Can the right hon. Gentleman inform me if the change from 5s. to 33⅓ per cent, ad valoreminvolves any extra charge on the subject, because, if so, it would be out of order?
§ Mr. LOUGH
What I intend to do is to reduce the charge, and I will amend my proposal by the words "whichever is smaller." I am told that some of these tinder boxes are sold at 6d. and 10d., and surely it is not intended to put a 5s. tax on articles of that kind. Some arrangement ought to be made to regulate that the tax is proportionate to 193 the cost of the article, and not prohibitive; otherwise we may be doing an injustice to a number of people, perhaps a small number, and may be depriving them of their means of living, since the imposition of such a heavy tax in proportion to the cost would do away with the manufacture.
§ Amendment proposed: At the end of Sub-section (1) after the words "a duty of Customs of five shillings," insert the words "or thirty-three and one-third per cent. ad valorem, whichever is the smaller."—[Mr. Lough.]
§ Question proposed, "That those words be there inserted."
§ 6.0 p.m.
§ Mr. WILES
If the right hon. Gentleman will accept this Amendment I shall be quite willing to withdraw one which I have down on the Paper a little later on. It would be a much fairer way to have an ad valorem duty rather than to put on a duty of 5s. on an article which is going to be sold at retail prices starting at something like 6d. It will mean that a 6d. article, which is not only used for lighting a cigar or pipe, but also, I understand for lighting a fire, is going to be very much prejudiced in comparison with matches, and I think the Committee will agree that the object of the Treasury is that these little articles for making a flame shall not Toe put in a better position than matches. If, therefore, my right hon. Friend will accept this Amendment, the matches will be taxed much more lightly than this competitive method of making a flame. I do hope he will meet this point, because it seems very arbitrary to put on an article which is sold at such a small price such a large tax as 5s.
§ Mr. PETO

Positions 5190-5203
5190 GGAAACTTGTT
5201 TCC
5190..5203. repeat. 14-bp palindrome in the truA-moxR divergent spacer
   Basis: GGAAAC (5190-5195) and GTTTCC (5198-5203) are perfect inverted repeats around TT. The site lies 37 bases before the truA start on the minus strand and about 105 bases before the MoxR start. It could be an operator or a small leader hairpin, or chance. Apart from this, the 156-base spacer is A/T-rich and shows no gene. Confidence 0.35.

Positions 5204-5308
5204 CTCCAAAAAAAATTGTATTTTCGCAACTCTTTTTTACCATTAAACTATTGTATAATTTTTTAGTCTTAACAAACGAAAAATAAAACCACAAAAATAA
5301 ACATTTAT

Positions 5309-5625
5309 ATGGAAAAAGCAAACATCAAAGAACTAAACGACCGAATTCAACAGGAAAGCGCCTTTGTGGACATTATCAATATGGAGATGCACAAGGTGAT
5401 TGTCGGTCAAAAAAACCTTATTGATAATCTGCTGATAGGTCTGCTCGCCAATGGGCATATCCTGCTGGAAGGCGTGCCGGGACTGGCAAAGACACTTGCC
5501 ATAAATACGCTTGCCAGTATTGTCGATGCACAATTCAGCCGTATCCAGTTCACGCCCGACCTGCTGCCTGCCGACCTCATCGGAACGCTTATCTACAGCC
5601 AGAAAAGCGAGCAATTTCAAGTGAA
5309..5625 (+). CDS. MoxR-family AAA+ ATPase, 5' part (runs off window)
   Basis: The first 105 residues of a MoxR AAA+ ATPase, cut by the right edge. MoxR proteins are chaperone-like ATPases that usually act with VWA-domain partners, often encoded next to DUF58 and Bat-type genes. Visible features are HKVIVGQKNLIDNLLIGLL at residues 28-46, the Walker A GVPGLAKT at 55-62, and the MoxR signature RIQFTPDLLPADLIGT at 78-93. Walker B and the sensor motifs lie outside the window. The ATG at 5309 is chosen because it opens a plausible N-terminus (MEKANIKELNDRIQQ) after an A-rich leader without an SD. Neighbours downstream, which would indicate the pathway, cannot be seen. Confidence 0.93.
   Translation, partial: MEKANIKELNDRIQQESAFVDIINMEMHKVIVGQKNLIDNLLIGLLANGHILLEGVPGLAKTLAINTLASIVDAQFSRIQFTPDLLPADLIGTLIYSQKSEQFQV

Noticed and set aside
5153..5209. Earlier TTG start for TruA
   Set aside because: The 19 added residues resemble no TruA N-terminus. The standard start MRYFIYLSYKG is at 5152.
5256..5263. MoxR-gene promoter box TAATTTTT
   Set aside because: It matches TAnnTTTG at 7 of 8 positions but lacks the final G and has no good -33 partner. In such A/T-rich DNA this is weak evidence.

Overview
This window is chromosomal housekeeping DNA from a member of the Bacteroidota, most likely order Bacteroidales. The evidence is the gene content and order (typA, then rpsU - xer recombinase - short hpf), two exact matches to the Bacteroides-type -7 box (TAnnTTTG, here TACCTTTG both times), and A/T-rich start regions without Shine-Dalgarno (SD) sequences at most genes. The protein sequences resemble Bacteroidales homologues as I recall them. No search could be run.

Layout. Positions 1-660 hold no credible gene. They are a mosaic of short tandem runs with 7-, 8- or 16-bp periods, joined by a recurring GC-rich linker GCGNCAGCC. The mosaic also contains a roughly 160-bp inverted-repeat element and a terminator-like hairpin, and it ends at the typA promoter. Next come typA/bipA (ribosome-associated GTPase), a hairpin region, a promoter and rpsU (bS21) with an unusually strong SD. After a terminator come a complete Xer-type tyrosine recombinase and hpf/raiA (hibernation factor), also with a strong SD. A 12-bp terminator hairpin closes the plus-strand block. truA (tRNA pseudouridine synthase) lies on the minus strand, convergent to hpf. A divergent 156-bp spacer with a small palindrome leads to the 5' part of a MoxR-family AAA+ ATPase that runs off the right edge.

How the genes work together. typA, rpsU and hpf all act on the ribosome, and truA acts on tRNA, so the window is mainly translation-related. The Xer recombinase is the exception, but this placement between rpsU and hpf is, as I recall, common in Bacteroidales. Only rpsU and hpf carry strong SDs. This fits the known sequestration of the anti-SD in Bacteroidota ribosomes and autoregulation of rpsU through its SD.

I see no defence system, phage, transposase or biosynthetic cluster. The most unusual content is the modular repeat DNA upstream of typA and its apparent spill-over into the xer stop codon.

I do not think there is anything in what the right hon. Gentleman said as to this being a very difficult or complicated matter. I agree with the hon. Member opposite (Mr. Wiles), and with regard to the Amendments standing in my name for other smaller taxes than 5s., I should be quite willing to accept this Amendment of 33⅓ Per cent, tax ad valorem. I think it would be of use to the Committee to know a little of what this industry really consists. So far as the home production is concerned, there are only two firms engaged in it, employing about seventy men, and turning out about 3,000 gross a year. The whole tax the right hon. Gentleman will collect will be about £10,000, on the Amendment of the right 194 hon. Gentleman (Mr. Lough). The alternative of putting 5s. on will be that he will get no tax whatever, and the only result will be practically to prohibit the manufacture of anything for lighting a cigar or cigarette except by matches which the Government tax. I do not think that is their intention, and when I add to that the fact that this small industry of tinder lighter manufacture has very largely increased during the War, as almost all these articles are sent out to our troops at the front, I think it quite obvious that the right hon. Gentleman cannot want to prohibit entirely the small manufacture of so useful an article. There are a great many of these articles which are more expensive, which produce a flame generally by means of petrol, which, when a button is pressed, lights a lamp. Seven thousand gross of these are used, which means about 1,008,000. They are mostly manufactured abroad, and the right hon. Gentleman's duty on these, which are more expensive articles, generally selling at 1s. or 2s. 6d., will be something like £50,000. I think the Amendment gives a reasonable proportion of tax, both as regards the imported and the home manufactured article, and one which does not act as a prohibition of a very small and perhaps rather useful industry to this country. I hope the right hon. Gentleman is going to accept it.